New research confirms water fluoridation does not cause bone cancers

The most common type of bone cancer is Osteosarcoma. Image credit:  Osteosarcoma

This time for Texas.

A new study confirms what other researchers have found elsewhere. It is reported in this recent paper:

Archer, N. P., Napier, T. S., & Villanacci, J. F. (2016). Fluoride exposure in public drinking water and childhood and adolescent osteosarcoma in Texas. Cancer Causes & Control

The paper concludes with this statement:

“No relationship was found between fluoride levels in public drinking water and childhood/adolescent osteosarcoma in Texas.”

The same conclusion has been drawn in many reviews of the literature. For example, a local review:

Broadbent, J., Wills, R., McMillan, J., Drummond, B., & Whyman, R. (2015). Evaluation of evidence behind some recent claims against community water fluoridation in New Zealand. Journal of the Royal Society of New Zealand, 6758(October), 1–18.

They pointed out that Bassin et al., (2006) “found a small but
statistically significant association with fluoridated water among the 60 cases [of osteosarcoma]  that occurred among males.”

Anti-fluoride campaigners have relied on this study, even though Bassin et al., (2006) had acknowledged methodological issues with their analysis and urged caution in interpreting their findings. Broadbent et al., (2015) say:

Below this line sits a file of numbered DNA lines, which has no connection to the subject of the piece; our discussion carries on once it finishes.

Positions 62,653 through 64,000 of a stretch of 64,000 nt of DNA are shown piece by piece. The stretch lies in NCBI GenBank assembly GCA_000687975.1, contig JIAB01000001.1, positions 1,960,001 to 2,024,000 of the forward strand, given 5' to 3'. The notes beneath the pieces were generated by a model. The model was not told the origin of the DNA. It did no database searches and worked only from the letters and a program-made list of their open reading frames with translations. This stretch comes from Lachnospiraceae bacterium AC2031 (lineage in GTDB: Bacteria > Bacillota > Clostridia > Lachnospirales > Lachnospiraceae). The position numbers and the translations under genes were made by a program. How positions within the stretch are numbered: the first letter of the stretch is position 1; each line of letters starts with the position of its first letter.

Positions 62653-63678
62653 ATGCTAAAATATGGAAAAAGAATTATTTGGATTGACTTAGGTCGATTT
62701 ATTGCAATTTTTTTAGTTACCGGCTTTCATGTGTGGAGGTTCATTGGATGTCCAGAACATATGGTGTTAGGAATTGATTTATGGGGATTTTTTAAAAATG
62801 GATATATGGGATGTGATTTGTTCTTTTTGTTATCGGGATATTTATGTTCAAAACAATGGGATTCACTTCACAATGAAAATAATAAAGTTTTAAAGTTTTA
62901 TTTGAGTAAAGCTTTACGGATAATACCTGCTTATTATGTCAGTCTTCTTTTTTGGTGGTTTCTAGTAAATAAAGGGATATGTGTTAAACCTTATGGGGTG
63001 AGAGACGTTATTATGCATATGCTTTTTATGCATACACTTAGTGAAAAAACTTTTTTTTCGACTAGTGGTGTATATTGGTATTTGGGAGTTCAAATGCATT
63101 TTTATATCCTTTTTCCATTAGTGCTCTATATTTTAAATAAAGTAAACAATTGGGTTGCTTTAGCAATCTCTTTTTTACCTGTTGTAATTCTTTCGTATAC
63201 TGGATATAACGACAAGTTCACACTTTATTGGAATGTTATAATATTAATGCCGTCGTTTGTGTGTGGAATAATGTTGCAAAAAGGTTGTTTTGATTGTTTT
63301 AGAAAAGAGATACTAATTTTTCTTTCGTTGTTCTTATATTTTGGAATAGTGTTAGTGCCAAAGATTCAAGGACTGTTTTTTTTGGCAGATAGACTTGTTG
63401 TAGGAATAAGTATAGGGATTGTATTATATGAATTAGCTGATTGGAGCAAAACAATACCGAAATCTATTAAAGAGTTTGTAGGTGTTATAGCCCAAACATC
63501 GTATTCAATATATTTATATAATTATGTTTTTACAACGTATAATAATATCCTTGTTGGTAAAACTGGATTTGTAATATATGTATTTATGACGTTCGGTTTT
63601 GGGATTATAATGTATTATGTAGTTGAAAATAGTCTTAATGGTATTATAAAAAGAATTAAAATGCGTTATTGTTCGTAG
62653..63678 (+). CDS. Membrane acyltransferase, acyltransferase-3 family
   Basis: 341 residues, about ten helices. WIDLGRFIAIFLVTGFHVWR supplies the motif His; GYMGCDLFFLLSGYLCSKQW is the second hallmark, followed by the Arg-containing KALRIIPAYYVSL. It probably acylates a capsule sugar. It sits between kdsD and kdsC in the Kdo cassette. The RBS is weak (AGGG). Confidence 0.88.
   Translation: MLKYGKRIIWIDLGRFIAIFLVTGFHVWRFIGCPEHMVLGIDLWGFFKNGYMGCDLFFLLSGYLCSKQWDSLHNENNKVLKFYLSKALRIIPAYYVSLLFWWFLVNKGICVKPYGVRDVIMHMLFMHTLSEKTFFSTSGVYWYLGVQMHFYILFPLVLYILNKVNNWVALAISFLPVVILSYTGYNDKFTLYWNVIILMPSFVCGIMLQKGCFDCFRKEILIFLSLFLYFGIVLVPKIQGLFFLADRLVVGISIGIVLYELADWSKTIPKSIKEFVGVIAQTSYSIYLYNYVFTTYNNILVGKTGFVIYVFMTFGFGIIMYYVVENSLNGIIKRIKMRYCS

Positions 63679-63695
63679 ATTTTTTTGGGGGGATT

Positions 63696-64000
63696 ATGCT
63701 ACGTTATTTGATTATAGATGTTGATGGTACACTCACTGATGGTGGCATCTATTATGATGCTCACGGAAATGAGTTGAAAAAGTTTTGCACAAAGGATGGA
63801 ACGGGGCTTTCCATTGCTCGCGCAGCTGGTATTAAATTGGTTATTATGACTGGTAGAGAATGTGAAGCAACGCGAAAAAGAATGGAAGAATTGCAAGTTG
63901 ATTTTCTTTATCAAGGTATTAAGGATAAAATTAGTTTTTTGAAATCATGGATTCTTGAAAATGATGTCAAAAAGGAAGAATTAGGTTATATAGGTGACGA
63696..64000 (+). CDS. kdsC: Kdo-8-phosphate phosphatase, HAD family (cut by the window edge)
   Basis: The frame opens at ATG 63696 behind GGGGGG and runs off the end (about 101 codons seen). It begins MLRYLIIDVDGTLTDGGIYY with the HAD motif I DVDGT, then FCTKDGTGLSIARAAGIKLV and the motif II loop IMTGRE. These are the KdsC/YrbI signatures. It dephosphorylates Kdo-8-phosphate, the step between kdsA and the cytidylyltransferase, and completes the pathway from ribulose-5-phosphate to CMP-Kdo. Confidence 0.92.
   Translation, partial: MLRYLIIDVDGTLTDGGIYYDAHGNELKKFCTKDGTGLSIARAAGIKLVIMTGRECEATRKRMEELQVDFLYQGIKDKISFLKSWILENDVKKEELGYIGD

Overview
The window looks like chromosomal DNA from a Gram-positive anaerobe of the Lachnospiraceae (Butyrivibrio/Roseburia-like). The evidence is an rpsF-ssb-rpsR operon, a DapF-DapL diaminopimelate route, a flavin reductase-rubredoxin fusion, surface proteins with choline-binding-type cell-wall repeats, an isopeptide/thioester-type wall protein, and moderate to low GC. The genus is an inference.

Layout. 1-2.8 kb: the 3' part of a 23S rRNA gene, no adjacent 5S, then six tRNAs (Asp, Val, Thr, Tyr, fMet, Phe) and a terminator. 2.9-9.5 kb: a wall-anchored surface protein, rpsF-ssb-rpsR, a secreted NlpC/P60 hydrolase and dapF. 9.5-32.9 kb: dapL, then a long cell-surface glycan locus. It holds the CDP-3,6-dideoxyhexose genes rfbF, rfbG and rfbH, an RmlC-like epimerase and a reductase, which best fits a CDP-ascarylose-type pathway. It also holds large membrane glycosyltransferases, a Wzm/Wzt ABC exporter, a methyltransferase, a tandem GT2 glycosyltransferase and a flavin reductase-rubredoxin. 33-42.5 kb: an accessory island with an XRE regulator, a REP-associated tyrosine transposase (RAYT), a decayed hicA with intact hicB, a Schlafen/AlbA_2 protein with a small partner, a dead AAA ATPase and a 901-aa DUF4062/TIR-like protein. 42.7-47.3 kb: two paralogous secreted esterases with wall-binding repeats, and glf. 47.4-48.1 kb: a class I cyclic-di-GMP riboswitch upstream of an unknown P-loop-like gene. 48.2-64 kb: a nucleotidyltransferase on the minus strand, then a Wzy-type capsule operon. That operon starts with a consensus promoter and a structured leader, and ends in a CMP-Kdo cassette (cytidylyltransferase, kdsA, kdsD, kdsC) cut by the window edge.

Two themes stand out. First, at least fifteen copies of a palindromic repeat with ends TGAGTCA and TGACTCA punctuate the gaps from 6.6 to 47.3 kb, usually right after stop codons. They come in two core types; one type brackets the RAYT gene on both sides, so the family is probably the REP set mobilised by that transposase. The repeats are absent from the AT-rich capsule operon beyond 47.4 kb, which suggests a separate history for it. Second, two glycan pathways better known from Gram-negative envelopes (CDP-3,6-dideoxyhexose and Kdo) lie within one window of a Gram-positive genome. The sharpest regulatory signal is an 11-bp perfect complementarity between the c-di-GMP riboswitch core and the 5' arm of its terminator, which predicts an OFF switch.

“The work of Bassin et al. (2006) stimulated further, more comprehensive research; however, the new studies have not replicated their findings.”

This conclusion was based on the findings of Kim et al. (2011), Comber et al. (2011), Levy & Leclerc (2012) and Blakey et al. (2014).

The New Zealand Fluoridation Information Service (2013) drew similar conclusions from their review of the literature but also checked out the New Zealand data. They reported in Community Water Fluoridation and Osteosarcoma:

“The analysis confirms that osteosarcoma is extremely rare in New Zealand with only 127 new cases registered during this period averaging 14.1 per year. The peak age is 10 to 19 years for both sexes. These rates indicate that there is no difference in the rates of osteosarcoma cases between areas with CWF [community water fluoridation] and areas without CWF for both sexes,”

The authoritative New Zealand Fluoridation Review (Eason et al., 2014. Health effects of water fluoridation : A review of the scientific evidencealso drew the same conclusion:

“We conclude that on the available evidence there is no appreciable risk of cancer arising from CWF.”

So, once again community water fluoridation has been found safe and a published study suggesting otherwise not confirmed. But I am betting this will not stop anti-fluoride campaigners continuing to cite the Bassin et al. (2006) study as the last word on the topic and “proof” CWF causes osteosarcoma.

Note: For the pet lovers out there.


You can also be reassured by this recent study:

Rebhun, R. B., Kass, P. H., Kent, M. S., Watson, K. D., Withers, S. S., Culp, W. T. N., & King, A. M. (2016). Evaluation of optimal water fluoridation on the incidence and skeletal distribution of naturally arising osteosarcoma in pet dogs. Veterinary and Comparative Oncology.